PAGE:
Page:Popular Science Monthly Volume 57.djvu/674

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The British, French and German Associations for the Advancement of Science have held their annual meetings in the course of the past month. In each of these countries and in most other European countries, as well as in America, there are migratory scientific congresses of the same general character. As these have grown up somewhat independently, they evidently meet a common need. Science cannot be advanced by a man working independently and in isolation. The printing press was essential to the beginnings of modern science, while at the same time it was usual for the scientific student to travel from place to place that he might learn and teach. Then in the seventeenth and eighteenth centuries, as the cultivation of science became more general, royal academies were founded. The Royal Society was established at London in 1660 under the patronage of Charles II., the Academy of Sciences at Paris in 1666 under Louis XIV., the Royal Academy at Berlin in 1700 under Frederick I., the Imperial Academy at St. Petersburg in 1724 under Peter the Great, and in other cities similar academies were founded under similar auspices. Then in the first half of the present century, as science continued to grow, the more democratic organizations for the advancement of science were established. The Society of German Scientific Men and Physicians was formed, chiefly through the efforts of Humboldt, in 1822; the Swiss Association in 1829, and the British Association in 1831. Our own Association was established in 1847, but was then the intergrowth of a society dating from 1840. These associations are significant of the spread of science among all the people. Science is no longer the concern of a few men under royal patronage, but the two great movements of the present century—the growth of democracy and the growth of science—have united for their common good.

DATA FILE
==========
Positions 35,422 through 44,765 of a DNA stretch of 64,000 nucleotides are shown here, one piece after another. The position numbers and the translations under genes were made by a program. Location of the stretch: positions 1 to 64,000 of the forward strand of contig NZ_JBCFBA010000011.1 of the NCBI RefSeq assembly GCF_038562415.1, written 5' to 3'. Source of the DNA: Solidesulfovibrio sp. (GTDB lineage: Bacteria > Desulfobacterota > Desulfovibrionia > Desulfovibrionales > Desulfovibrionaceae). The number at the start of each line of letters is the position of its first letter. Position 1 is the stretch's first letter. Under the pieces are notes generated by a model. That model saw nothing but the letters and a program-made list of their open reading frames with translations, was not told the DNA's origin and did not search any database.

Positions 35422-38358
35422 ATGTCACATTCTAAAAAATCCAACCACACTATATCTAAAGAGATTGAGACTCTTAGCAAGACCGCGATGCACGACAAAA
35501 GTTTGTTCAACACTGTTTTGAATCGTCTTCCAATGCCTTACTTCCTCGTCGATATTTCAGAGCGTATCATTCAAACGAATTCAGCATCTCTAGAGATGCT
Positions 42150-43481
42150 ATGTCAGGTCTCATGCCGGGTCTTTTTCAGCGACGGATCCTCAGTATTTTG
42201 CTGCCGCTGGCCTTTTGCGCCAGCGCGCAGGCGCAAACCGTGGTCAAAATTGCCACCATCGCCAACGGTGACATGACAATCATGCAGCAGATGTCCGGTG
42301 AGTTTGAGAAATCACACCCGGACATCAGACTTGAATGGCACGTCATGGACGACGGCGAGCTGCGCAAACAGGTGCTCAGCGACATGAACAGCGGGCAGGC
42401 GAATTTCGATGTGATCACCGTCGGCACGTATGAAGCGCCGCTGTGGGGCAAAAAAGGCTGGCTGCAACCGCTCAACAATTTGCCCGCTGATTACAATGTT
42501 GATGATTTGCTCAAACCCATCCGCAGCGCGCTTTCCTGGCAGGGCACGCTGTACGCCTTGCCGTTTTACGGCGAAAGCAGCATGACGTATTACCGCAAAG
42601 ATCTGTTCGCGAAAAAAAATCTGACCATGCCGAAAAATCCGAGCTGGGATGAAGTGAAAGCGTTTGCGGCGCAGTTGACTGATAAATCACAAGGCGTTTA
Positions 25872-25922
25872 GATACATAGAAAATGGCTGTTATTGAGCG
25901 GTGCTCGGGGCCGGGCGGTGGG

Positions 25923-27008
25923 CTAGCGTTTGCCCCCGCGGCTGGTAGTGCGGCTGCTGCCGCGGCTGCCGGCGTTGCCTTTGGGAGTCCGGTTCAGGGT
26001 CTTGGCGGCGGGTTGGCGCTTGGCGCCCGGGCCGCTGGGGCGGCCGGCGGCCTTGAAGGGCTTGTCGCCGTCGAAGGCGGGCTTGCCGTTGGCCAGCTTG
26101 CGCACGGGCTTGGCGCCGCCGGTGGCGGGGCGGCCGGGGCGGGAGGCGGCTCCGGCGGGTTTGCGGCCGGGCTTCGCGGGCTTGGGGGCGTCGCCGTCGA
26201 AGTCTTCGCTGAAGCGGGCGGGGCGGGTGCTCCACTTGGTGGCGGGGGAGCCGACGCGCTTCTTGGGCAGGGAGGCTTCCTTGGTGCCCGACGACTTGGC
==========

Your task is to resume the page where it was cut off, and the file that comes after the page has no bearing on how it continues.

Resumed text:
The British Association held its annual meeting at Bradford, beginning on September 5, under the presidency of Sir William Turner, professor of anatomy in the University of Edinburgh. We are able to publish, from a copy received in advance of its delivery, his presidential address, which traces the growth during the present century of knowledge regarding fundamental biological problems. The addresses of the presidents before the sections are usually written in a way that can be readily understood by those who are not specialists, and are consequently of greater interest to a general audience than some of the corresponding addresses before the American Association. The addresses at Bradford were: Before the section of mathematical and physical science Dr. Joseph Larmor discussed recent developments of physics with special reference to the extent to which explanation can be reduced purely to description; before the section of chemistry Prof. H. W. Perkin argued that radical changes should be made in the methods of teaching 'inorganic chemistry; before the section of geology Prof. W. J. Sollas spoke of the development of the earth, including the different critical periods in its history, before the section of zoölogy Dr. R. H. Traquair chose as his subject the bearing of fossil fishes on the doctrine of descent; before the section of geography Sir George Robertson considered certain geographical aspects of the British Empire and the changes brought about by improved means of intercommunication; before the section of economic science and statistics Major P. G. Craigie spoke of the use of statistics in agriculture;